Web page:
"Coco" is definitely one of the most memorable and beautiful movies I've ever seen. It's full of vibrant colors, lovely songs and the wonderful plot will make you want to watch it again and again.
The movie follows the journey of 12-year-old Miguel who has a passion for music, but his family disapproves it. During Day of the Dead, he is transported by accident to the Land of the Dead and seeks help to get back with his family.
It is centered in Mexican culture and traditions while emphasizing the importance of family and following your dreams. Here are five facts about the movie and its Mexican references that you should know. If you haven't seen it, don't worry: none of these are spoilers!
1. Dia de los Muertos is widely celebrated in Mexico
“Coco” takes place during Dia de los Muertos (Day of the Dead), a Mexican tradition celebrated on November 2 to commemorate those who passed away. The movie makes an accurate representation of this tradition and portrays it beautifully. This tradition is of the most celebrated in Mexico and has been transmitted through generations.
Altars are built to remember them and are decorated with sugar skulls, candles, the typical bread known as Pan de Muerto, papel picado (paper cut out in different patterns) and beautiful marigold flowers called Cempasúchils. The pictures of the deceased are added along with their favorite food and most precious items. It is believed that the spirit of the dead come to the land of the living and enjoy what was prepared for them.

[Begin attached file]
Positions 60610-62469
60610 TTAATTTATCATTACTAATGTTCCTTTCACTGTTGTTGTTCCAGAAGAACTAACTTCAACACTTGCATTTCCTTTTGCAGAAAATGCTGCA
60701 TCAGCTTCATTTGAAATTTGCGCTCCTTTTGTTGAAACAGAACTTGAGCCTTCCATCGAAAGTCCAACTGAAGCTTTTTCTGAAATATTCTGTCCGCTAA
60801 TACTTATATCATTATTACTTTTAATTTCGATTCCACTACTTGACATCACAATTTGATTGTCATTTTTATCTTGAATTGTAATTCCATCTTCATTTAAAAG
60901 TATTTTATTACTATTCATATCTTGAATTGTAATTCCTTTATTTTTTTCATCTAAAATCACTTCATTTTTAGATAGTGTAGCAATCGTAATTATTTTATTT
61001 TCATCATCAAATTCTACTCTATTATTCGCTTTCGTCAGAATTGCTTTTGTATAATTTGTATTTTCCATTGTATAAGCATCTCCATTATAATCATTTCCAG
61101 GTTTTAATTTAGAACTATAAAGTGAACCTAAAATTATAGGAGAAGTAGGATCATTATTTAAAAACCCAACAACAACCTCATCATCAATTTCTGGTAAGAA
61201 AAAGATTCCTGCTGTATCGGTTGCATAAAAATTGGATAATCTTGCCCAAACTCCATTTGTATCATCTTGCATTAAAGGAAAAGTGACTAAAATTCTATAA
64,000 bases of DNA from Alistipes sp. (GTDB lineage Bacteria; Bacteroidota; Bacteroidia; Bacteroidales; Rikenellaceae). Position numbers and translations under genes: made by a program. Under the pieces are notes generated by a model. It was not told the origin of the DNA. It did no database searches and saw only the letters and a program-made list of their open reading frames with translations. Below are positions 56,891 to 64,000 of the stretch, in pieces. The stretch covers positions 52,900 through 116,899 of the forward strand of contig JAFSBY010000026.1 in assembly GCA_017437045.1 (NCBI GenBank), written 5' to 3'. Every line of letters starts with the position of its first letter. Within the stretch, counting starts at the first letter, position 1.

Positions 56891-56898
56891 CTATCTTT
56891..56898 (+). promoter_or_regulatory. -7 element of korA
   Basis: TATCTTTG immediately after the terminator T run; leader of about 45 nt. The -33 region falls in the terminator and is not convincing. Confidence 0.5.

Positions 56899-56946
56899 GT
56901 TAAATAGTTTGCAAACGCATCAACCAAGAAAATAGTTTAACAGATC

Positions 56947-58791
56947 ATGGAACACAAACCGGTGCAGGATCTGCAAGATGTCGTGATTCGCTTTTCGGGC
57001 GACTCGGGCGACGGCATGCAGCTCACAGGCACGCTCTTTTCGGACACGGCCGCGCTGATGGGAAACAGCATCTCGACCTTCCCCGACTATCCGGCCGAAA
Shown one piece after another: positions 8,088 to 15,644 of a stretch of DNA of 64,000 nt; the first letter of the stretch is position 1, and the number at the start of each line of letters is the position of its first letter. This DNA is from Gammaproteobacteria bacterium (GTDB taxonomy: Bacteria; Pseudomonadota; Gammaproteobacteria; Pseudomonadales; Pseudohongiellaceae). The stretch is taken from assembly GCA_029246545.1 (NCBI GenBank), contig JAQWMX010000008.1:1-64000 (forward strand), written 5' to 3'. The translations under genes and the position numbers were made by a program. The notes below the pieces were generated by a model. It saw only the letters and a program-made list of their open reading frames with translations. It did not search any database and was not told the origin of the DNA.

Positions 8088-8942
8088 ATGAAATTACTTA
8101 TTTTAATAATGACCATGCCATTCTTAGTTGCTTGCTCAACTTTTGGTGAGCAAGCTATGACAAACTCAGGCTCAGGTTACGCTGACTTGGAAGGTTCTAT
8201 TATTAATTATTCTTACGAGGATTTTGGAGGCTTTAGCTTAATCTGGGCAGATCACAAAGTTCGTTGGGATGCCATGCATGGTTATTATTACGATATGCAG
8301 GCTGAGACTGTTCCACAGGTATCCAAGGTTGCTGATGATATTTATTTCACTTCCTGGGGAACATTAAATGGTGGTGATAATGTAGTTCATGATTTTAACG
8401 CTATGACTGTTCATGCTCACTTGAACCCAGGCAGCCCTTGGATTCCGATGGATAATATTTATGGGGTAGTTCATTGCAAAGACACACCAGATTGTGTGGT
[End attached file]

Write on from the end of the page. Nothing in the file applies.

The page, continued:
2. Ernesto de la Cruz was influenced by real Mexican icons
In the movie, young Miguel idolizes singer Ernesto de la Cruz and wishes to become just like him. Besides being a famous singer, De la Cruz was a very popular actor and passed away in his prime years of fame.
This character was inspired by great artists of the Golden Age in Mexico’s Cinema: Jorge Negrete, Pedro Infante and Javier Solis. These three are iconic artists and are constantly remembered in Mexico for their unforgettable performance and remarkable voices.
3. The setting was inspired by actual towns in Mexico
"Coco" is set in the fictional town named Santa Cecilia and looks really similar to a real Mexican town. For this, the Pixar team traveled to Mexico for almost two years and visited places such as San Miguel de Allende, Guanajuato, Mexico City, Oaxaca and Michoacán.
Besides constantly traveling to Mexico, they referred to Latino cultural consultants in order to represent the setting, the culture and the tradition accurately.
4. Alebrijes are popular fantasy figures
Alebrijes appear in the movie as spirit guides. These fantasy colorful creatures are characterized by having different animal parts. Alebrijes aren’t associated with Dia de los Muertos but were added to the movie because of their Mexican origin and vibrant colors.
They were created in the 1930s by Pedro Linares, a paper mache craftsman from Mexico City. Frida Kahlo and Diego Rivera were constant customers of his. Linares states that he dreamed of these creatures and heard them say “alebrijes," hence their name. He decided to bring them alive with paper mache and sell them. The Oaxacan Alebrije style was later developed by Oaxaca native Manuel Jimenez and is distinguished by wood carving.
5. Dante is a Xolo
In the movie, Miguel is often accompanied by Dante, a street dog who follows him everywhere he goes. Dante is actually a Xoloitzcuintli, or Xolo for short.
Xolos are also called "Mexican hairless dog," and are a very old Aztec dog breed. As the nickname depicts, they are usually bald and described as being loyal.
I told you there would be zero spoilers! If you haven’t watched "Coco," I encourage you to hurry to the movie theaters. Especially taking these facts into account, I'm 100 percent positive you will enjoy it to the fullest!